Sri Lanka orders ICRC to reduce operations

[TamilNet, Thursday, 09 July 2009, 11:05 GMT]
The International Committee of the Red Cross (ICRC) said Thursday it had been ordered by Sri Lanka to scale down relief operations. As a result, the ICRC said it was withdrawing expatriate staff from the battle-scarred northeast, where it has been helping civilian war victims, AFP reported. The ICRC has had a strained relationship with the Sri Lankan government which accused the Geneva-based charity of inciting panic over civilian deaths, AFP added. As a first step, the ICRC will pull out of the Eastern Province, where rights abuses by government forces and allied paramilitaries are continuing.

The BBC’s correspondents say that the announcement is significant because if the ICRC cuts back staff considerably, it could mean that eventually there is no independent monitoring of barbed-wire ringed camps in which over three hundred thousand people are interned.

“The government of Sri Lanka has asked the ICRC to scale down its operations in the country," the charity said in a statement Thursday.

The ICRC would now re-assess its operations, which presently include providing relief to those displaced by the fighting and visiting captured rebels to ensure their proper treatment in custody.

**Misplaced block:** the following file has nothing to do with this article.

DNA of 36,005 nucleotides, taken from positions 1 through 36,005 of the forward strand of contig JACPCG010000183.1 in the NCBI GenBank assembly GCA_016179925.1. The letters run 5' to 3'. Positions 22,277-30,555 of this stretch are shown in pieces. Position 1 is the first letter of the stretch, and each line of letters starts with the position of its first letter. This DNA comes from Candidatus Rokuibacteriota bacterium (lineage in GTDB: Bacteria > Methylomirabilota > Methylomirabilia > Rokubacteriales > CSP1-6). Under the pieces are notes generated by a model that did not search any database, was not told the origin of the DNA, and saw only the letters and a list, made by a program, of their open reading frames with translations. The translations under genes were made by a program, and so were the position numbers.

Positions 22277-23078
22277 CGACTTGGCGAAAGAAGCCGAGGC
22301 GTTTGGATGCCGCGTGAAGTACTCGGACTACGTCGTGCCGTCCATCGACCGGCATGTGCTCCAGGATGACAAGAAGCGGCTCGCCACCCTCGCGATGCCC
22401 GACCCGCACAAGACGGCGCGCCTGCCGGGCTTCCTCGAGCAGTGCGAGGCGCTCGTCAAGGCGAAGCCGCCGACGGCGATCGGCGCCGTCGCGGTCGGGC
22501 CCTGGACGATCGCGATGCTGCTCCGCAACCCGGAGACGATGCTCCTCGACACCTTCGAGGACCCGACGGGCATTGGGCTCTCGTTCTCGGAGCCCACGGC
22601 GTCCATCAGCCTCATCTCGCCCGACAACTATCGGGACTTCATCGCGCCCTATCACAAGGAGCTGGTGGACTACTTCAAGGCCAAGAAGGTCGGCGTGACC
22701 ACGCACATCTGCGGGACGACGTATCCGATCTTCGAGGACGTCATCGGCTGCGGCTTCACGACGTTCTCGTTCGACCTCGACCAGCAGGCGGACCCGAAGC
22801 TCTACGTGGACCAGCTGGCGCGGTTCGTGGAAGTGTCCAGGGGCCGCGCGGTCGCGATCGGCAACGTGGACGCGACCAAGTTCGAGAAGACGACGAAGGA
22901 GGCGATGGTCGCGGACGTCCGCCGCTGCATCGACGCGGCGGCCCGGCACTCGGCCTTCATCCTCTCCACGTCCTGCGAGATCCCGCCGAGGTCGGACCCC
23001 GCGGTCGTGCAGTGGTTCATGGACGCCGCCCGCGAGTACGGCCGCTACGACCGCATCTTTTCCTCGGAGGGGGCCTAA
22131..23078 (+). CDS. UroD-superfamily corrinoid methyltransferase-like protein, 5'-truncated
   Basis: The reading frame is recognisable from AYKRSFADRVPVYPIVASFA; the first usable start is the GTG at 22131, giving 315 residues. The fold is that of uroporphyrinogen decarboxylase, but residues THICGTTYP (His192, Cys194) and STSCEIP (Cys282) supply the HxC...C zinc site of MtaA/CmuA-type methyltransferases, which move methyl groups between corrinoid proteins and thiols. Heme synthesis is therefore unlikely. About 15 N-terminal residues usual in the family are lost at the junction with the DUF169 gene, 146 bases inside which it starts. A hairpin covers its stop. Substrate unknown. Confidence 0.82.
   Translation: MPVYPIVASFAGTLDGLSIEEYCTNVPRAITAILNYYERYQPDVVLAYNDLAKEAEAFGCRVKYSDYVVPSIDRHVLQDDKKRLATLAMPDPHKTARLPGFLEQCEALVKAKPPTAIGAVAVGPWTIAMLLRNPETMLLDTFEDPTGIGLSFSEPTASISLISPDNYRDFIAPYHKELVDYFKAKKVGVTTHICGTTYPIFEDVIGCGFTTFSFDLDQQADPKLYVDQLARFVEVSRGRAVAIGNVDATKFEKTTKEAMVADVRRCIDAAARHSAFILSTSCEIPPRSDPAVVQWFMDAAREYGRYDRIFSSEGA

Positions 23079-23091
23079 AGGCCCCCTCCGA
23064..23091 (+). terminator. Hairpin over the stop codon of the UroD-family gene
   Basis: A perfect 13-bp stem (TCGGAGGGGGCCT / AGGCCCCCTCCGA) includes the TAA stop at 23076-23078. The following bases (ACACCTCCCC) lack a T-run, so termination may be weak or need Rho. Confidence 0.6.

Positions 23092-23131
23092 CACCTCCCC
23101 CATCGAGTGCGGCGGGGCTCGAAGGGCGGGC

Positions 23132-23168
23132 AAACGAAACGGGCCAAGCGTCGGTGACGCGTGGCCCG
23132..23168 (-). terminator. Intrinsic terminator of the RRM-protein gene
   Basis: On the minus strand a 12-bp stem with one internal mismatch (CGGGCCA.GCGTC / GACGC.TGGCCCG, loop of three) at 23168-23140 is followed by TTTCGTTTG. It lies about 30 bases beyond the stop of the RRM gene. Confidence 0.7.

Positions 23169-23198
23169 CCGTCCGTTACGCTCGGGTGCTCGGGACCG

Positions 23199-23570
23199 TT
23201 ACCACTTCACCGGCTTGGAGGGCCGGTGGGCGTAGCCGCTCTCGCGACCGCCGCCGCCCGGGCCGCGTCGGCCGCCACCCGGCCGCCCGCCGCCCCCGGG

"As a first step, it will close its offices and withdraw its expatriate staff from the Eastern Province while winding down its operations in the area. … However, the ICRC will continue its dialogue with the Sri Lankan government on issues of humanitarian concern," the charity said.

ICRC spokesman Simon Schorno told the BBC the ICRC had to respect the government's decision.

He said: "Two sub-delegations are closing, Batticaloa and Trincomalee. A total of 140 national staff and about 10 expatriates worked in these offices."

As fighting escalated in the final days of the conflict with the Tamil Tigers, the ICRC had spoken of an unfolding "humanitarian catastrophe" in the war zone amid a surge in civilian casualties.

The ICRC was the only outside agency with access to the area of combat, taking in aid and evacuating wounded people by ship, the BBC pointed out.

The ICRC and Sri Lankan government were also at loggerheads over the issue of camps for the displaced, with the charity, like many international actors, demanding "unimpeded access" to the sites.

"In accordance with its mandate, the ICRC reaffirms its commitment to address the humanitarian needs of those directly or indirectly affected by the recent conflict, including displaced people and returnees," the ICRC said.

The ICRC has had a permanent presence in Sri Lanka since 1989, the BBC reported. It first began work in the southern part of the country in the late 1980s and continued its work in other parts as the conflict between government forces and the Tamil Tigers intensified.

 

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